Cranberry Coulis Recipe

Harvest begins at colorful cranberry bogs
Darren McCollester/ Getty Images News/ Getty Images
  • 30 mins
  • Prep: 10 mins,
  • Cook: 20 mins
  • Yield: 1 cup (4 servings)

This Cranberry Coulis is sweetly tart and the perfect foil for turkey or other poultry and pork. A coulis is a sauce made from puréed fruit or vegetables (see this Red Pepper Coulis Recipe) that is cooked down until thick, strained and then served hot or cold.

We came up with this recipe one Christmas when we wanted cranberries in the meal, but didn't want to do any of the ordinary things like cranberry relish or what's typically called cranberry sauce. This is sweet and tart and served warm. It's marvelous on roasted poultry (duck, chicken, turkey, goose) as well as pork. Makes 1 cup Cranberry Coulis.

What You'll Need

  • 6 ounces fresh cranberries (washed and picked over)
  • 1 large orange (zested and juiced) (see Note 1, below)
  • 1/4 cup sugar
  • 1/4 teaspoon ground cinnamon
  • 1/4 teaspoon ground cloves
  • 1/4 cup orange liqueur (Triple Sec, Cointreau, Grand Marnier)

How to Make It

  1. In a small saucepan, add 6 ounces fresh cranberries. 1 cup orange juice, zest of 1 orange, 1/4 cup sugar, 1/4 teaspoon ground cinnamon and 1/4 teaspoon ground cloves. Simmer over medium heat until cranberries burst, about 15 to 18 minutes.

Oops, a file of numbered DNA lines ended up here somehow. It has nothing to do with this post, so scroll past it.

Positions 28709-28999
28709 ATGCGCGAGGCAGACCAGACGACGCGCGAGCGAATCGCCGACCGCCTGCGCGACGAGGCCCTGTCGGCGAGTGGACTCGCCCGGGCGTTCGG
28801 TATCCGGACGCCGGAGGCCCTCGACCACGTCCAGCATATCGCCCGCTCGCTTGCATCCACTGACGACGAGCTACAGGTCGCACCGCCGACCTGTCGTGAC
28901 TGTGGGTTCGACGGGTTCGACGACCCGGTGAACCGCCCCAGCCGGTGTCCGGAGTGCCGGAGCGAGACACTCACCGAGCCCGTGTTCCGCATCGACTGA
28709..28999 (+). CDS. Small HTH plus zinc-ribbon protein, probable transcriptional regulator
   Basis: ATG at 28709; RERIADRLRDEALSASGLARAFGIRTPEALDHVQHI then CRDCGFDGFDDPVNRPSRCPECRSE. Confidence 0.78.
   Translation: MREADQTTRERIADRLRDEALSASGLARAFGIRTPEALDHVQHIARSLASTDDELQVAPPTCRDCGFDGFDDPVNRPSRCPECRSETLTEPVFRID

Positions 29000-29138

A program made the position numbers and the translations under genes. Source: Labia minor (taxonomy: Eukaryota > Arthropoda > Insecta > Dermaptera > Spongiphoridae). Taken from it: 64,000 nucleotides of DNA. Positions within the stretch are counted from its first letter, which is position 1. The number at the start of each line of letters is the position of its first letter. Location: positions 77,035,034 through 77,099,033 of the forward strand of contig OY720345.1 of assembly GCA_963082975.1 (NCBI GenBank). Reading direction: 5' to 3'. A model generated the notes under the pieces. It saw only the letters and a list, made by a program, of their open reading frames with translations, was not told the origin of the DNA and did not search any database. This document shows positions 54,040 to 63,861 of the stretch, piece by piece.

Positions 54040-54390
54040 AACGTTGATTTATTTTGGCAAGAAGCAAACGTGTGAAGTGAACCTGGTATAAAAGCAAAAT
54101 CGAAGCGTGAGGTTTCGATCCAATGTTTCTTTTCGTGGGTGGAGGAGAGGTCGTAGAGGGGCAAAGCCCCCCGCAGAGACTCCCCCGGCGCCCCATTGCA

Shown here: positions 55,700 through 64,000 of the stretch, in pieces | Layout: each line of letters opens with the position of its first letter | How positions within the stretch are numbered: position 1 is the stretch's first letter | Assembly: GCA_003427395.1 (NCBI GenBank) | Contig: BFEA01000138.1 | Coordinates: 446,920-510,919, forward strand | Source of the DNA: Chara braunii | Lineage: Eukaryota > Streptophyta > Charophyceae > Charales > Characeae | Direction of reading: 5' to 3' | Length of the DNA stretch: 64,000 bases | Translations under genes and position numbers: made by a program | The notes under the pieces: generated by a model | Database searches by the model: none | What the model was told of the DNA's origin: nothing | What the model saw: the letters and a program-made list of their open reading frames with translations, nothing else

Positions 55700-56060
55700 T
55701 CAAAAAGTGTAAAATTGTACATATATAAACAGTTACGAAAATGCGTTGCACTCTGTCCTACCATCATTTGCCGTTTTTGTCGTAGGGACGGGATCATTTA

2. Remove saucepan from heat and add 1/4 cup orange liqueur, and mix well. Process in a blender or food processor until puréed. This is a case where I love my immersion blender because it minimizes cleanup.
  1. Warm gently before serving.

Note 1: A large orange should yield about 1 cup of fresh orange juice. If it doesn't, add water (or more orange juice) to bring to 1 cup.

Note 2: This coulis can be made a couple of days in advance. It also freezes well and you can rewarm it in the microwave after thawing.

Cranberries Have Bounced Far and Wide

Even though cranberries are indigenous to North America, the seeds were carried to Europe where they flourished and became a taste sensation. They are grown wild and in small cultivated garden patches. The berries are smaller than the American variety but just as tasty and they find their way into everything from sweet to savory recipes. Here are some international cranberry recipes:

Health Benefits of Cranberries

Did you know that a half-cup of whole cranberries has 4 grams of effective carbohydrate and 2 grams of fiber, 1/3 of which is soluble, which is what makes cranberries gel when you cook them. They are loaded with antioxidants, vitamin C, manganese, polyphenols, and other nutrients. The jury is still out on whether they purportedly cure everything from yeast infections and urinary tract infections, and help to fight cancer.

Nutritional Guidelines (per serving)
Calories 149
Total Fat 0 g
Saturated Fat 0 g
Unsaturated Fat 0 g
Cholesterol 0 mg
Sodium 3 mg
Carbohydrates 31 g
Dietary Fiber 3 g
Protein 1 g
(The nutrition information on our recipes is calculated using an ingredient database and should be considered an estimate. Individual results may vary.)